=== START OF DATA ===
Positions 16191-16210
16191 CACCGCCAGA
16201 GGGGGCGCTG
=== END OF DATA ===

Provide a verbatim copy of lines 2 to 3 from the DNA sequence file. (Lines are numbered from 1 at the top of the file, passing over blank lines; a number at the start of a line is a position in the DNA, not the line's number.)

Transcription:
16191 CACCGCCAGA
16201 GGGGGCGCTG